Wednesday, July 1, 2009

"Revising child porn law

"In Japan, people unfamiliar with child pornography may simply condense the issue into one concerning indecent images of boys and girls.

"But a brief search on the Internet can quickly reveal the abhorrent nature of the crime. Countless "crime scene photos" of children being sexually abused and stripped of their human dignity are available online. The children in those images may never heal from their emotional scars.

"One source of their anguish is not knowing if the images are still circulating and to what extent. Perhaps someone is viewing these photos right now--and maybe the viewer could recognize the victim.

"The Law Banning Child Prostitution and Child Pornography, which was enforced in 1999, prohibits the production or distribution of child porn images. In addition, the law criminalizes possession of such images for the purpose of distribution.

"But privacy concerns have prevented any legal action against simple possession of child porn or downloading images from the Internet for personal use.

"During the decade since the creation of the law, the environment surrounding child porn has changed drastically with advanced Internet technologies.

"File exchange software allows one to gain a huge number of pictures in an instant. And images uploaded onto the Net are nearly impossible to completely remove.

"Although the damage continues to expand, the current law is insufficient to effectively crack down on offenders.

"We cannot allow the victimized children to continue suffering. Simple possession of child porn must be restricted as soon as possible. Compared with other countries, Japan has been slow to act. Among the Group of Eight industrialized nations, the only other country apart from Japan that does not forbid simple possession is Russia.

"In the current ordinary Diet session, deliberation of revision bills tabled by both the ruling and opposition parties has begun.

"The ruling coalition's bill proposes to punish those who possess child porn images "for the purpose of fulfilling sexual curiosity."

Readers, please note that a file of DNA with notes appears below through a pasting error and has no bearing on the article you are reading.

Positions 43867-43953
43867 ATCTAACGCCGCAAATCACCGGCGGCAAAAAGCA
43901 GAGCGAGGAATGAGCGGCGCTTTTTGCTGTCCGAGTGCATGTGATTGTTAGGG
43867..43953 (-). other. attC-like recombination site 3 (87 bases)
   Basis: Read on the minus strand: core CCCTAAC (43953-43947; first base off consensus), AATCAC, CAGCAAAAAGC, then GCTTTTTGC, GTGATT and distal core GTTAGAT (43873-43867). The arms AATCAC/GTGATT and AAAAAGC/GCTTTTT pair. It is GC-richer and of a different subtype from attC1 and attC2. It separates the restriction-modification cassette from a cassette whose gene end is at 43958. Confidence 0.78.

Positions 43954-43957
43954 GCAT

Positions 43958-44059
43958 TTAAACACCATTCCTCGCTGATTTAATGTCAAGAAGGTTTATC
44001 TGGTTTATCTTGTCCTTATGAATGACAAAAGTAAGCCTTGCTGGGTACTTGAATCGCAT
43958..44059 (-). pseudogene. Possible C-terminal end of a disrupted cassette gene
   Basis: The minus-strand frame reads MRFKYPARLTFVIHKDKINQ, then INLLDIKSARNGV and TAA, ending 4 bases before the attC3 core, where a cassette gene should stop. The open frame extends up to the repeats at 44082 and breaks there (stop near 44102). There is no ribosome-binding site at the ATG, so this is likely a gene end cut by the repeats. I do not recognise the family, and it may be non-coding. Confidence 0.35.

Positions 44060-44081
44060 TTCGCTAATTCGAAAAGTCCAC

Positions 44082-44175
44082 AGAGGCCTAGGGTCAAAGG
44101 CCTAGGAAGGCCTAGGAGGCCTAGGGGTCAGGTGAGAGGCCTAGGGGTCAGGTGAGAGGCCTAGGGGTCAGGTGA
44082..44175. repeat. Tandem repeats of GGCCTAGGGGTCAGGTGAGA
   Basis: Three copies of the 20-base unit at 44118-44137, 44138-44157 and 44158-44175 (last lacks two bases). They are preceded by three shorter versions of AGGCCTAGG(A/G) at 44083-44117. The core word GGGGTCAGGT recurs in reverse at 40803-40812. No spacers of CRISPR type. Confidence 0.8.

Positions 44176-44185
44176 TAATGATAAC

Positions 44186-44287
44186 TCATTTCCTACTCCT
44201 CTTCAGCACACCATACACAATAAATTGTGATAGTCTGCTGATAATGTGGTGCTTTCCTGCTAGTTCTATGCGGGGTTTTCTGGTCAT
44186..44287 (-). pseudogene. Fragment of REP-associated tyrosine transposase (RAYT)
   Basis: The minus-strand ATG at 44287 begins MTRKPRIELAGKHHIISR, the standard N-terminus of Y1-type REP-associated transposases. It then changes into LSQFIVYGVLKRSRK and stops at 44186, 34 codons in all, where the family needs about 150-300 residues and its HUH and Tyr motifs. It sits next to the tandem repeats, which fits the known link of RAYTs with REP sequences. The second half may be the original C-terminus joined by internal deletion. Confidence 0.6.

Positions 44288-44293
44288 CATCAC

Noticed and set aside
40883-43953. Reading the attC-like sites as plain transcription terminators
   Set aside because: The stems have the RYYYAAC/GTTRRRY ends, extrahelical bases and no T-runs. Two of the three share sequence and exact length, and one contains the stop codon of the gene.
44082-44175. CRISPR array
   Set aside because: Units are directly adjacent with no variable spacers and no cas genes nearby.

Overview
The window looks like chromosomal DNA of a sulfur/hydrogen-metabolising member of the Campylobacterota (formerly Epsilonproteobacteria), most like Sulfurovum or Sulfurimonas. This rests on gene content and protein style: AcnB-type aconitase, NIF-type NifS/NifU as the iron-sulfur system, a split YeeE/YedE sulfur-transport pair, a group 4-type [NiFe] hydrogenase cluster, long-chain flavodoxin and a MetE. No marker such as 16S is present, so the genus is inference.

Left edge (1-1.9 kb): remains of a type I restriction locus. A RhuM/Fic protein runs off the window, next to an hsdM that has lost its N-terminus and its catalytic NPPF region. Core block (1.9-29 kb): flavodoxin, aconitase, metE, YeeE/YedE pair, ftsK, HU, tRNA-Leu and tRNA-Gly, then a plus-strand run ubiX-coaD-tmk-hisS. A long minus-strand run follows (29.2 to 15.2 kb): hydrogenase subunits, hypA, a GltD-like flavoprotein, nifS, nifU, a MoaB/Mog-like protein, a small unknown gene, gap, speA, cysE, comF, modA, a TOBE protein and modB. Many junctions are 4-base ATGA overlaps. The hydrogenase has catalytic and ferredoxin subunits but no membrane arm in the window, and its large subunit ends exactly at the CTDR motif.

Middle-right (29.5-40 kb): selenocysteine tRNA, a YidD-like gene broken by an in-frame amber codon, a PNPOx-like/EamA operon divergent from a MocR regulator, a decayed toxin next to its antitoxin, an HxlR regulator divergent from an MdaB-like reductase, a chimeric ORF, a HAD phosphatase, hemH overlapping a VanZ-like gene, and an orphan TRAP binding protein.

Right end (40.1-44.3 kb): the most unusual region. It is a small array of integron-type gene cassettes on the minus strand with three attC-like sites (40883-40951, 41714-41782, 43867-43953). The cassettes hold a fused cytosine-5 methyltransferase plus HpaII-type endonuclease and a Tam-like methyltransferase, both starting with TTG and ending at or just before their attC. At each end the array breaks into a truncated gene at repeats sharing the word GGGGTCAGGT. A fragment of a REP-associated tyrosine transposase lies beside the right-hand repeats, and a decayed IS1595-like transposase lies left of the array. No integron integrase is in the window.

"On the other hand, the bill of opposition Minshuto (Democratic Party of Japan) intends to punish those who actively obtain child porn images, either repeatedly or in exchange for money.

"Minshuto's bill requires more strict conditions than simple possession to establish a crime out of concerns over wanton abuse of the law by the authorities.

"Minshuto's concerns are well-founded. It would be going too far for authorities to crack down on those who just happened to have child porn images sent to them by e-mail without their consent or if they stumbled across such images on the Internet.

"We urge both the ruling and opposition parties to seriously debate how to prevent abuse of the law and reach an agreement to put effective legal restrictions in place.

"Minshuto's bill also includes stronger and more substantial measures to protect the victimized children. The importance of this cannot be stressed enough, particularly in cases of constant, repeated abuse. Investigative authorities must increase their efforts to identify and rescue the children who appear in pornographic images.

"At the same time, medical research of pedophile behavior is also necessary. A number of countries abroad restrict child pornographic expressions found in artworks, like animation and computer graphics. The move is based on the idea of halting the tendency to treat children as sex objects.

"This restriction risks violating freedom of expression. Because this issue should be debated carefully, it should be separated from the current revision process."

By Asahi Shimbun (Editorial, 6/29/2009), Link to article (last visited 7/1/2009)

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